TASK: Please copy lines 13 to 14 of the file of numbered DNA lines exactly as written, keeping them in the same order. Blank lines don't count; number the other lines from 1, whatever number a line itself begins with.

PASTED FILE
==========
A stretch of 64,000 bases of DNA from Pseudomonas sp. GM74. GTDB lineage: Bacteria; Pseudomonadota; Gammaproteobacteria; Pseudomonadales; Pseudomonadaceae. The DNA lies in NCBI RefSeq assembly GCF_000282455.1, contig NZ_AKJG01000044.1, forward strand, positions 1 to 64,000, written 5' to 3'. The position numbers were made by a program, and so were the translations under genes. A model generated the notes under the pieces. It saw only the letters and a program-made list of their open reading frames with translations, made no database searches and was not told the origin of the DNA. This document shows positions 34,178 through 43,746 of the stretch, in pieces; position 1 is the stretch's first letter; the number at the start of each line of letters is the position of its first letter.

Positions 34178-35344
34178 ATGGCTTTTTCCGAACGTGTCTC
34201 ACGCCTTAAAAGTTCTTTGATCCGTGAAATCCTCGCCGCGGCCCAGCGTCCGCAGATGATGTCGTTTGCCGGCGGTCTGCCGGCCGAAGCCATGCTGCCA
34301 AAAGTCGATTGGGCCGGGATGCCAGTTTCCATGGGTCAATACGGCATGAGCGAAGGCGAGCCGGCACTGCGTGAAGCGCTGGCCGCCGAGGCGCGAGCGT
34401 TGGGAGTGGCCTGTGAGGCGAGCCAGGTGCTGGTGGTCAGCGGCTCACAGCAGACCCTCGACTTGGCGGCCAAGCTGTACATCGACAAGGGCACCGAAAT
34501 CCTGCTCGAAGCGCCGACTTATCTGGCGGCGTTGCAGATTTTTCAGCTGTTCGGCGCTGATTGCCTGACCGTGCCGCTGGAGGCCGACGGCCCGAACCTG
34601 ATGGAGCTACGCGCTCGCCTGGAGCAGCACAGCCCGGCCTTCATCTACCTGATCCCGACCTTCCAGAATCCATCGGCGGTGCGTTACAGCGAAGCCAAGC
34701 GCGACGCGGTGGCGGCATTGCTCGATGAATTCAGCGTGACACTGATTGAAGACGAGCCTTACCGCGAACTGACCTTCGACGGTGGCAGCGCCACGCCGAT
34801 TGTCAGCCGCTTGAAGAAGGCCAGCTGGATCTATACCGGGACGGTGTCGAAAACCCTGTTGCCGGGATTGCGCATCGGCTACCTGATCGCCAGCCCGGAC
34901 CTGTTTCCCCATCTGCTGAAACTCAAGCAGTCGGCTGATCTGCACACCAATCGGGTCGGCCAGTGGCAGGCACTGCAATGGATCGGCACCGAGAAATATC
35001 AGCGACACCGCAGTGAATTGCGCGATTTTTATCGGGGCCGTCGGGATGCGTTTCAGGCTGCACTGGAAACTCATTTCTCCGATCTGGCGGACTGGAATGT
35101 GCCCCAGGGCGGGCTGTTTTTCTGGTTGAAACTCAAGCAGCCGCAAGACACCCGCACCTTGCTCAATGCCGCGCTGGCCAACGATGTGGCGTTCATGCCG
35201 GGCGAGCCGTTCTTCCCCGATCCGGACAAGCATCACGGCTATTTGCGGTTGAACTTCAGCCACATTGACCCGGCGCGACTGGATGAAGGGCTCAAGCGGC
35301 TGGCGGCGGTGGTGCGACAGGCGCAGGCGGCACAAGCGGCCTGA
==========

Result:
35101 GCCCCAGGGCGGGCTGTTTTTCTGGTTGAAACTCAAGCAGCCGCAAGACACCCGCACCTTGCTCAATGCCGCGCTGGCCAACGATGTGGCGTTCATGCCG
35201 GGCGAGCCGTTCTTCCCCGATCCGGACAAGCATCACGGCTATTTGCGGTTGAACTTCAGCCACATTGACCCGGCGCGACTGGATGAAGGGCTCAAGCGGC